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CHX: We don’t like it! Why are we still using it?

July 1, 2019
A new formulation of iodine—a substance that has been used therapeutically for thousands of years—has created an alternative to CHX.

For decades, povidone iodine (PVP-I) and chlorhexidine gluconate (CHX) have established themselves as infection-control standards of care in hospitals throughout the world.1,2 For hospital use, CHX is used at either a 2% or 4% concentration. These “hospital-strength” concentrations contain 17 to 34 times more CHX than a 0.12% CHX oral rinse.

Although both CHX and PVP-I are good antiseptics, they are far from perfect. For example, both CHX and PVP-I have been the subject of several recalls due to bacterial contamination.3 It seems somewhat incongruous that antiseptics, which are supposed to protect us from germs, can actually be the breeding grounds for germs. In hospital use, CHX is often augmented with 70% isopropyl alcohol to achieve an adequate level of antimicrobial efficacy.4 Microbes can also develop resistance to CHX, which is a problem of growing proportions.5

Dental professionals are all familiar with the shortcomings of CHX as an oral rinse. Staining; calculus formation; poor taste; altered taste; tissue irritation; potential carcinogenicity; flammability (due to its 11.6% ethyl alcohol content); short-term use restriction; and rare, but severe, anaphylactic shock come readily to mind.6 These shortcomings lead in turn to poor patient compliance. Although it has served an important role in periodontal care, CHX has only limited antiviral activity.7

A recent generational advance in iodine chemistry has led to a class of “super iodines” having important indications in dentistry and oral hygiene. This newly patented technology8 has none of the disadvantages of either CHX or PVP-I and is far safer and much more effective than either of them.9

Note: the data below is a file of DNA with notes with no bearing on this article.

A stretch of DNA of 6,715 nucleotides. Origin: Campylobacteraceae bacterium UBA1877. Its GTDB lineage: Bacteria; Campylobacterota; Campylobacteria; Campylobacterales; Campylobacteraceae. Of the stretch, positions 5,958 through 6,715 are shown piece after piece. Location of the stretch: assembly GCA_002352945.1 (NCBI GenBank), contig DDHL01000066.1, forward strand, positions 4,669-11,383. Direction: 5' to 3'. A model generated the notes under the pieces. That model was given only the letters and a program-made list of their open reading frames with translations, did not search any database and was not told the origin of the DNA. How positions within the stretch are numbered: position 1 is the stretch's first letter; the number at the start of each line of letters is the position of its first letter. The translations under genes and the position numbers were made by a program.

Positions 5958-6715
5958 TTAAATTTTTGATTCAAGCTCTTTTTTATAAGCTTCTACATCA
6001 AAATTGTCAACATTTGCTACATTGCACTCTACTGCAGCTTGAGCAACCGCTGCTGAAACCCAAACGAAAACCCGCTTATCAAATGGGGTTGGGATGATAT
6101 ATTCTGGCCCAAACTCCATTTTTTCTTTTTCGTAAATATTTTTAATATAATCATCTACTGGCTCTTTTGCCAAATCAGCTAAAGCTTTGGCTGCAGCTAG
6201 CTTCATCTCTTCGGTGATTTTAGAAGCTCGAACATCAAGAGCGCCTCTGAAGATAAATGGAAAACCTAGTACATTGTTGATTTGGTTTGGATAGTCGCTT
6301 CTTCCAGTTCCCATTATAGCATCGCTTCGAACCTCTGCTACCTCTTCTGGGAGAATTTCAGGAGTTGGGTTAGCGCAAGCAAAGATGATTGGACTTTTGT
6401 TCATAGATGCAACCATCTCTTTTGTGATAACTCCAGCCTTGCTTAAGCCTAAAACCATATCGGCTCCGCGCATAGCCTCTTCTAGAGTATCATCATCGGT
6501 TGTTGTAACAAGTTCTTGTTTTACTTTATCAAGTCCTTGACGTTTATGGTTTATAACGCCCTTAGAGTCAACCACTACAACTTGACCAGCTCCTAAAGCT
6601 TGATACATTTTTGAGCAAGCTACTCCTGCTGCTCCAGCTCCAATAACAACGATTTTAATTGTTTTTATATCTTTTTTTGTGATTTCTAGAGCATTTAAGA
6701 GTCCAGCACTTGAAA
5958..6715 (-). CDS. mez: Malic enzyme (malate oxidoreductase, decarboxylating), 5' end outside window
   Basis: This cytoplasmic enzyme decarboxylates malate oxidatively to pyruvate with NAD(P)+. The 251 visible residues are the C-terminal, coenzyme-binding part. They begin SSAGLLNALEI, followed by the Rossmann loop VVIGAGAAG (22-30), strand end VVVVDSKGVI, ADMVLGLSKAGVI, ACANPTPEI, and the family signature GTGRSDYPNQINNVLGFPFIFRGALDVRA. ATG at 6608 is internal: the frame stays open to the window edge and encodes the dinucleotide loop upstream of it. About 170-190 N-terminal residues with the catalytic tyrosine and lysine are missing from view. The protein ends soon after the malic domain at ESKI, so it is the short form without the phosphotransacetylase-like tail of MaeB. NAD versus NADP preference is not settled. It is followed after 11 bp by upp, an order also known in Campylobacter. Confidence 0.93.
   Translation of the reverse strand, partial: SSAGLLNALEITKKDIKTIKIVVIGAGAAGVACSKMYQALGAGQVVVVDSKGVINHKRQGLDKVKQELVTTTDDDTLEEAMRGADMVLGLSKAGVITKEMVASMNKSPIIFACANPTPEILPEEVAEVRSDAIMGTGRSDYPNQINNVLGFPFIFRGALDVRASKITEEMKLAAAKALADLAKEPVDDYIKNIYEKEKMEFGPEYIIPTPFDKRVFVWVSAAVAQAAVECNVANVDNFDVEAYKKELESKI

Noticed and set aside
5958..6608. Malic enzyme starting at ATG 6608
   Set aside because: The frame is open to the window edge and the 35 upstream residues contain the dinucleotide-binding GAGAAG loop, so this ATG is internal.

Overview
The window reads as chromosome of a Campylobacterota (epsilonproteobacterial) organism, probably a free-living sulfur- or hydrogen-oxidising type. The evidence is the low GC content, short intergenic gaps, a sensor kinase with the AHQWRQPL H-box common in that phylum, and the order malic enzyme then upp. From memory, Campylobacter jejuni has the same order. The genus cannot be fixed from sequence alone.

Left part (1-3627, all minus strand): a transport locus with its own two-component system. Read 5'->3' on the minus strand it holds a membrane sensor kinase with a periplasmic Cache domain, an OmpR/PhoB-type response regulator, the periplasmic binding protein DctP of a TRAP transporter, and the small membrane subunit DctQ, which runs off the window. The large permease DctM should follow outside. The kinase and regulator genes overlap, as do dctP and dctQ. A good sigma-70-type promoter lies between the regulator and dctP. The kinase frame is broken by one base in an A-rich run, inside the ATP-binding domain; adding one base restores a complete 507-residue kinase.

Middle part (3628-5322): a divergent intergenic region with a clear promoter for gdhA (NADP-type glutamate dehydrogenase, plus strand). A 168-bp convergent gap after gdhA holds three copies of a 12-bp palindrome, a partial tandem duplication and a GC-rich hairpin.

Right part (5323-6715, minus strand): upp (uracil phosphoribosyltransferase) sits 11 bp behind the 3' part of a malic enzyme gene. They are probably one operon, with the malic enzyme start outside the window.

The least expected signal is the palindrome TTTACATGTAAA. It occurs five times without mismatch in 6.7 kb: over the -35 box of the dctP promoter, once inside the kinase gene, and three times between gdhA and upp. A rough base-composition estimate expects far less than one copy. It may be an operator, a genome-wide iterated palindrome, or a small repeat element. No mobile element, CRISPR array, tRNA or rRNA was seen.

PVP-I contains an equilibrium of several different types of the iodine molecule. The total of all the iodine present in povidone iodine is 31,600 parts per million (ppm). Of the 31,600-ppm total iodine present, only 1-3 ppm are molecular iodine (I2), the only type of iodine that is lethal to microbes.10 All the other iodine types present contribute to staining and/or toxicity but have no antimicrobial activity.

The new patented super iodines are now available as oral rinses, irrigants, and gels.They contain as much as 100 times greater concentration of I2 than is available in PVP-I. At thesame time, these new formulations contain only a few hundred ppm ofthe other nonbioactive iodine species, not the 31,600 ppm of nonbioactive species present in PVP-I. This dramatically increases efficacy while drastically minimizing overall toxicity. Thesecutting edge I2 formulations are not darkly colored and do not stain, even at 100 times the strength of PVP-I (figure 1).

In comparing the efficacy of PVP-I to CHX against six periodontal bacteria (Porphyromonas gingivalis, Actinobacillus actinomycetemcomitans, Fusobacterium nucleatum, Tannerella forsythensis, Prevotella intermedia, and Streptococcus anginosus), Nakagawa et al. determined that PVP-I reduced all strains to below detectable limits within 15 seconds. By contrast, CHX treatment was less effective, allowing more than 1,000 viable colonies to remain after 60 seconds.11

ChloraPrep is a leading preoperative surgical skin prep containing two germicidal agents, 2% CHX (which is 17 times stronger than 0.12% CHX oral rinse) and 70% isopropyl alcohol. When compared to a 300 ppm I2 formulation (one of the new super iodines), it took ChloraPrep four times longer to inactivate a highly resilient fungus, Aspergillus brasiliensis, than did the I2 solution alone.4,9 PVP-I required five minutes to completely inactivate Staphylococcus aureus compared to a super iodineformulation that completely inactivated the same pathogen in one tenth of that time.9

Several studies have demonstrated the ability of iodine to inactivate Streptococcus mutans and to inhibit caries.12,13 A 25 ppm I2 mouth rinse completely inactivated rhinovirus in 30 seconds, whereas mouth rinses from some leading oral care companies were not effective at all.14 An I2 preprocedural mouth rinse for patients is a far better choice to inactivate aerosolized bacteria and viruses than currently available mouth rinses. A recent study conducted at the Tokyo Dental School Department of Periodontology concluded that at a 30-second contact time, iodine was effective in inactivating the bacteria in periodontal biofilms.15 A joint study conducted in three leading European dental schools found that the persistent effect (substantivity) of iodine on subgingival microbial flora was far greater than CHX persistence (31 days versus 7 days).16 I2 is rapidly effective against viruses, bacteria, fungi, and spores, and unlike CHX, does not permit the development of bacterial resistance.7